Research News

Designs on the Future of High-school Engineering: UTeachEngineering

What started as a teacher training program morphed into a year-long, high school engineering course and multiple professional development opportunities

In May, President Barack Obama kicked off his Middle Class Jobs and Opportunity Tour with a visit to Austin, Texas. First on the agenda--a visit to Manor New Technology High School, a school committed to preparing students for the high-tech, digital world. One of the highlights of the visit was a demonstration by TEXplosion, the school's award-winning robotics team. Although their competition robot was in transit from the world championships, they delivered with their practice bot, "Yolotron."

During the demonstration, President Obama spoke with Bobby Garcia, lead mentor for the robotics team and an engineering teacher at Manor New Tech. Since its start five years ago, the team has gone from a somewhat disorganized after-school program to an integral part of the curriculum. This year for the first time, the team won two regional competitions in Texas and earned a spot at the world robotics championships held in St. Louis, Mo., in April.

Garcia credits the team's turnaround, in part, with his participation in the University of Texas at Austin's (UT Austin) Master of Arts in STEM Education-Engineering (MASEE) program, a 2.5-year mix of residential and online coursework that includes hands-on projects in engineering design methods. The program is part of a larger National Science Foundation- (NSF) funded effort--UTeachEngineering--developed at UT Austin to address both teacher professional development and curriculum creation in engineering at the secondary school level.

Meeting a need

Five years ago, some high schools in Texas began offering a year-long course in engineering to meet a state requirement of a fourth year of science for secondary school students. However, between 1995 and 2010 only 44 Texas high-school teachers became certified in engineering. With the potential for 10,000 to 20,000 students enrolling in engineering each year to satisfy graduation requirements, UT Austin projected that the state could need as many as 500 engineering teachers.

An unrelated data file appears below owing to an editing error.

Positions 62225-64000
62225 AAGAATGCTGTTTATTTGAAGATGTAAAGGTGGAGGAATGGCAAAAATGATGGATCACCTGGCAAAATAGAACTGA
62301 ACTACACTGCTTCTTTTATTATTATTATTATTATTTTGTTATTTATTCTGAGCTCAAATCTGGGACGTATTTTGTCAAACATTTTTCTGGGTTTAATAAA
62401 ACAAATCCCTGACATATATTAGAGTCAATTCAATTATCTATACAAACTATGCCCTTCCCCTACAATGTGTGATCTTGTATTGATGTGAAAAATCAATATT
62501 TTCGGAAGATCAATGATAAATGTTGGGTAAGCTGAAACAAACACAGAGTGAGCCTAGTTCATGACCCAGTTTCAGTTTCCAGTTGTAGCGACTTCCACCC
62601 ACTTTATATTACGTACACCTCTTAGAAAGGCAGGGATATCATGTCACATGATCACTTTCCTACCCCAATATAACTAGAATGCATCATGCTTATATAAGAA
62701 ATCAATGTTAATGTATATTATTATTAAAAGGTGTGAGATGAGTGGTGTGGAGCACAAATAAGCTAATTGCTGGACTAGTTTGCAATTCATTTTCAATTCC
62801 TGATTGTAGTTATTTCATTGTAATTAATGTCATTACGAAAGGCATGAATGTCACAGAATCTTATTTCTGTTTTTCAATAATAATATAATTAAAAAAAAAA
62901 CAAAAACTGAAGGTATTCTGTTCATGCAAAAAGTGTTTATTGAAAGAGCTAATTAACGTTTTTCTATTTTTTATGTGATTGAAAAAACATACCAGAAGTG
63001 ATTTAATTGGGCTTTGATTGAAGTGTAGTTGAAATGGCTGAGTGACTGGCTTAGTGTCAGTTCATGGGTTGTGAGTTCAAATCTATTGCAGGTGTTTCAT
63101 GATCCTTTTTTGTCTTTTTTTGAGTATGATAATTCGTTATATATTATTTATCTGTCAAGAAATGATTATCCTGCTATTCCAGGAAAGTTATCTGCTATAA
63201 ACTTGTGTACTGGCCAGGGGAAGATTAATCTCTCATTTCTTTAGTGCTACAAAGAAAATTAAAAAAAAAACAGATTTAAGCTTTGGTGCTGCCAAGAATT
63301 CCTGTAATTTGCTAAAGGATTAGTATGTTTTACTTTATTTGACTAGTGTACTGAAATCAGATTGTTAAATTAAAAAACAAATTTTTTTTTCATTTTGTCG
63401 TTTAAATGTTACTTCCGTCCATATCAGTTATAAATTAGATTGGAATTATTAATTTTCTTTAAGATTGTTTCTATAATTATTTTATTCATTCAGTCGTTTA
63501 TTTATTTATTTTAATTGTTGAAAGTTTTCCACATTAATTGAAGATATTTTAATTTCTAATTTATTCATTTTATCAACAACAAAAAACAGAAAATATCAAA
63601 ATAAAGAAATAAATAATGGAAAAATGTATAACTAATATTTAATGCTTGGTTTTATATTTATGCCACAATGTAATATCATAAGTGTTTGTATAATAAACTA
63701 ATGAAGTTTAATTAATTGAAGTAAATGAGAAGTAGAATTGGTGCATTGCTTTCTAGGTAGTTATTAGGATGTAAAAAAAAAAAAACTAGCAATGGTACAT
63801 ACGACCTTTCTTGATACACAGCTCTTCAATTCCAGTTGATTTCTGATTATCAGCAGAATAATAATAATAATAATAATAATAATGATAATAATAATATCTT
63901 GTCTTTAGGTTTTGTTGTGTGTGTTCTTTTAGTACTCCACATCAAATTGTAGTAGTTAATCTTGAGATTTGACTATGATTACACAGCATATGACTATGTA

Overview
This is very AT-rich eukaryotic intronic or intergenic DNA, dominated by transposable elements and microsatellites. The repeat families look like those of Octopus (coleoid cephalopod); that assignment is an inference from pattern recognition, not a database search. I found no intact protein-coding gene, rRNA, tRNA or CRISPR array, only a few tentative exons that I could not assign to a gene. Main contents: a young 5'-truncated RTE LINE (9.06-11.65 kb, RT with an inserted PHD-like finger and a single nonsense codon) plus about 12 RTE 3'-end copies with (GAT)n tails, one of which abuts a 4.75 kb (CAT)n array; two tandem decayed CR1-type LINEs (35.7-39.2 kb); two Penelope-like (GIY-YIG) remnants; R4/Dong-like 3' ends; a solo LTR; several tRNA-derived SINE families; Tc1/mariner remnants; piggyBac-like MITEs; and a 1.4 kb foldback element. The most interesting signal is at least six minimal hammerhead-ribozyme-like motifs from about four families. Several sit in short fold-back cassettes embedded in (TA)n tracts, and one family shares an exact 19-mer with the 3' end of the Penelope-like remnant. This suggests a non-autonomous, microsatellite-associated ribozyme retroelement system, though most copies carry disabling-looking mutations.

Aware of the great need, UT Austin's David Allen, a chemical engineering professor, teamed with colleague Richard Crawford, a mechanical engineering professor, and Cheryl Farmer, a program manager. Together with colleagues from UT Austin's Colleges of Natural Sciences and Education and the Austin Independent School District, they applied for an NSF grant to fund the creation of a professional development program for teachers of high-school engineering. "We wanted to be engaged in defining what the high-school course would be like and we wanted the teachers to be authentic in providing that course," Allen says.

However, a few months into the grant, input from NSF staff and a request from a school district partner for course materials caused the trio to completely revise their approach. "NSF suggested we develop the requested materials with the ideal high school course in mind," explains Farmer, who now serves as UTeachEngineering project director. "The goal was a year-long, high-quality, low-cost curriculum that could be implemented in a variety of settings."

Creating a course

Rather than create a professional development program, the trio enlisted engineering natural sciences and education faculty, research fellows, practicing engineers--including a NASA engineer--education specialists, and high school teachers, and produced the high-school course, "Engineer Your World." The algebra-based curriculum covers five units--discovering the design process, data acquisition and analysis, reverse engineering of everyday products, systems engineering, and automation and control.